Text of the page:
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Thursday, April 26, 2012

New UK report says there's no evidence that mobile phones adversely affect health

The UK Health Protection Agency’s independent Advisory Group on Non-Ionising Radiation (AGNIR) says there’s still no convincing evidence that mobile phone technologies cause adverse effects on human health. It follows AGNIR’s previous review in 2003. The team looked at the scientific evidence on exposure to radiofrequency electromagnetic fields (RF fields), which includes mobile phone technologies,  WiFi, television and radio transmitters.

This 2012 report said there was no convincing evidence that RF field exposure below the internationally-agreed guideline levels applied in the UK caused health effects in adults or children.

Dr John Cooper, director of the HPA's Centre for Radiation, Chemical and Environmental Hazards, said “There has been considerable new scientific evidence published since the last AGNIR report in 2003, and this report further consolidates the evidence base on which the HPA issues its advice. The HPA’s position on mobile phone technologies is in line with the AGNIR’s findings. There is still no convincing scientific evidence that RF field exposures from mobile phones and other radio technologies affect human health at exposure levels below internationally agreed guidelines. However, as this is a relatively new technology, the HPA will continue to advise a precautionary approach and keep the science under close review. The HPA recommends that excessive use of mobile phones by children should be discouraged and mobile phone Specific Energy Absorption Rates (SAR) values should be clearly marked in the phone sales literature.”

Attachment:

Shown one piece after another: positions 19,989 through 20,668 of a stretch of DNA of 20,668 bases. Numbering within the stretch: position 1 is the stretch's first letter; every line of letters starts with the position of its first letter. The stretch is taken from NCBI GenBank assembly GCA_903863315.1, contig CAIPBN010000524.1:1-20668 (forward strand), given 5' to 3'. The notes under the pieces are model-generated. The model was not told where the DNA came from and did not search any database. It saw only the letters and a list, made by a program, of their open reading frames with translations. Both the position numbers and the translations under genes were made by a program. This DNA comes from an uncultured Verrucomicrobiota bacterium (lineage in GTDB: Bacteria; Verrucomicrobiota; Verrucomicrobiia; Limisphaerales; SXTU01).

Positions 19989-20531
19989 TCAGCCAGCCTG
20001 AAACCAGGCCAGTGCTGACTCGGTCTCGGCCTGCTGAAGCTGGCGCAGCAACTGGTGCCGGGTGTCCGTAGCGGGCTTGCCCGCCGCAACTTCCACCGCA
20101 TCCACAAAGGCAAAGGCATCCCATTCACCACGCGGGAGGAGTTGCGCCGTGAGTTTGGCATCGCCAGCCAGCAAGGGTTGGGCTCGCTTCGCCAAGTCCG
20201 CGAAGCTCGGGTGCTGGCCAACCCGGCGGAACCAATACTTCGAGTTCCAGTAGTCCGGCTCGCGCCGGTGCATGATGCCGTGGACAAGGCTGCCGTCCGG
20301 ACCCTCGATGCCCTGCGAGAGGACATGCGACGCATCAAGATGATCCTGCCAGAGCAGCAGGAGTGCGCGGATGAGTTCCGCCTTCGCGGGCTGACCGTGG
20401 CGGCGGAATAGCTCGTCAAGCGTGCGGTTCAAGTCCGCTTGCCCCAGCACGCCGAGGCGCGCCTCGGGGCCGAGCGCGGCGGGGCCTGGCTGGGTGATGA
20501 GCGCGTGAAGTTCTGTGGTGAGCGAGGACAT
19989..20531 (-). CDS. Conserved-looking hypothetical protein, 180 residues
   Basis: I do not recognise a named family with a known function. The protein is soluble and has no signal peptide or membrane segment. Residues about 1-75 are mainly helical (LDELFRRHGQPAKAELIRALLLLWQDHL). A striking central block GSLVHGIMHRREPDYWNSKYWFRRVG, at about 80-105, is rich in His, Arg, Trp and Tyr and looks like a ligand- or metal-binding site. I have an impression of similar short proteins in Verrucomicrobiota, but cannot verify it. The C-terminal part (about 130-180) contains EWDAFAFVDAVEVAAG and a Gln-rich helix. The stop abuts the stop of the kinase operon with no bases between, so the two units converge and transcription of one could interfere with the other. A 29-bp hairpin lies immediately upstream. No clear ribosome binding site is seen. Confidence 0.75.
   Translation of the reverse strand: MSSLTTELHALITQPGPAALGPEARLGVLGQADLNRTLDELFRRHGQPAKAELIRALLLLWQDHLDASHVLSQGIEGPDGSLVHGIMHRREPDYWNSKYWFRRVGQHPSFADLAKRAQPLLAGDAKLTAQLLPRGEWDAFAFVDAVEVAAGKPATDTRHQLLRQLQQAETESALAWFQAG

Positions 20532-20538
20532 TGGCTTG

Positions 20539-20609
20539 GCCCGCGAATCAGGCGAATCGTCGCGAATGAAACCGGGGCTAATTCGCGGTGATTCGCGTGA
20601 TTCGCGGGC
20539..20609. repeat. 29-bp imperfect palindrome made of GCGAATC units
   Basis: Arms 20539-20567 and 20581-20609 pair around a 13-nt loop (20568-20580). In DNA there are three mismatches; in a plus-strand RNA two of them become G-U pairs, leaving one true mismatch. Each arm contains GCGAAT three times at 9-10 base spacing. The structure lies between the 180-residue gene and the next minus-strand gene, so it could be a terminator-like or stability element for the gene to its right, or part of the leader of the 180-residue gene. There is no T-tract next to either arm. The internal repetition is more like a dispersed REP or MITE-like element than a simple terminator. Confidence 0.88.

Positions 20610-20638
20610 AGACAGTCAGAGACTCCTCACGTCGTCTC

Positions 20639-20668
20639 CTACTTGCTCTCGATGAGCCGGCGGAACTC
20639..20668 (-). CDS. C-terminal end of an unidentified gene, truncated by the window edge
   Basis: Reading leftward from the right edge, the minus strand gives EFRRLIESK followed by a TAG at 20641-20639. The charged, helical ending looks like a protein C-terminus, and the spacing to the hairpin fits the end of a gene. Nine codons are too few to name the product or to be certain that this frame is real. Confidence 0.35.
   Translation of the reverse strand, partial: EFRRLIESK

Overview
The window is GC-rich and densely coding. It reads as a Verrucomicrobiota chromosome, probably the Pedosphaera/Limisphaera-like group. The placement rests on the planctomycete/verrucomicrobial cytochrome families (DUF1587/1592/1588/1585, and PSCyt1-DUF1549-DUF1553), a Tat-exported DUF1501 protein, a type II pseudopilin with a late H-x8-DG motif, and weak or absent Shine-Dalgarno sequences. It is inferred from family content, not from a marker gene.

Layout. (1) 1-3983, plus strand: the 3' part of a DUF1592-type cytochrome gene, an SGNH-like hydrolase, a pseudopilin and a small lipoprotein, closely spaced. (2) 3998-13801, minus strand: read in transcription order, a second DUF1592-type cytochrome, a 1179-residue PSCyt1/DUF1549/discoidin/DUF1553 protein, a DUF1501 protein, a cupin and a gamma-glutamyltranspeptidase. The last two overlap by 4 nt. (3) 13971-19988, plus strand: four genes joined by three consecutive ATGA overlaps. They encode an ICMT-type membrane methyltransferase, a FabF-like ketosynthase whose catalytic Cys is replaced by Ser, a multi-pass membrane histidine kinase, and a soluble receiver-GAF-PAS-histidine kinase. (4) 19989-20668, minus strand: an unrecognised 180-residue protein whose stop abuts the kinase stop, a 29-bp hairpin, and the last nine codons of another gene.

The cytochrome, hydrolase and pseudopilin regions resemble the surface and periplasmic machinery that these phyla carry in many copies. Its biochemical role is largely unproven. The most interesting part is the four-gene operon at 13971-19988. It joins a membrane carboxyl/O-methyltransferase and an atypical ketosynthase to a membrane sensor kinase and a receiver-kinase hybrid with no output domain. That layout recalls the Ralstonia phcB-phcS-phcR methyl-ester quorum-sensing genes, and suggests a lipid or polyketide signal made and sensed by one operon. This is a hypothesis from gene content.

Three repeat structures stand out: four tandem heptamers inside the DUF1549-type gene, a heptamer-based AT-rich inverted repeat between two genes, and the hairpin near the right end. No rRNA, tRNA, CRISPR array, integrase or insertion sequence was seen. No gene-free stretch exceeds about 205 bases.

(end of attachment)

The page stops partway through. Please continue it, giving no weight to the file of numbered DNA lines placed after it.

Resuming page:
In addition, the report notes that the presence of RF fields cannot be detected by people, including those who report being sensitive to RF fields.

[Report; HPA response]

Author: The Fonecast
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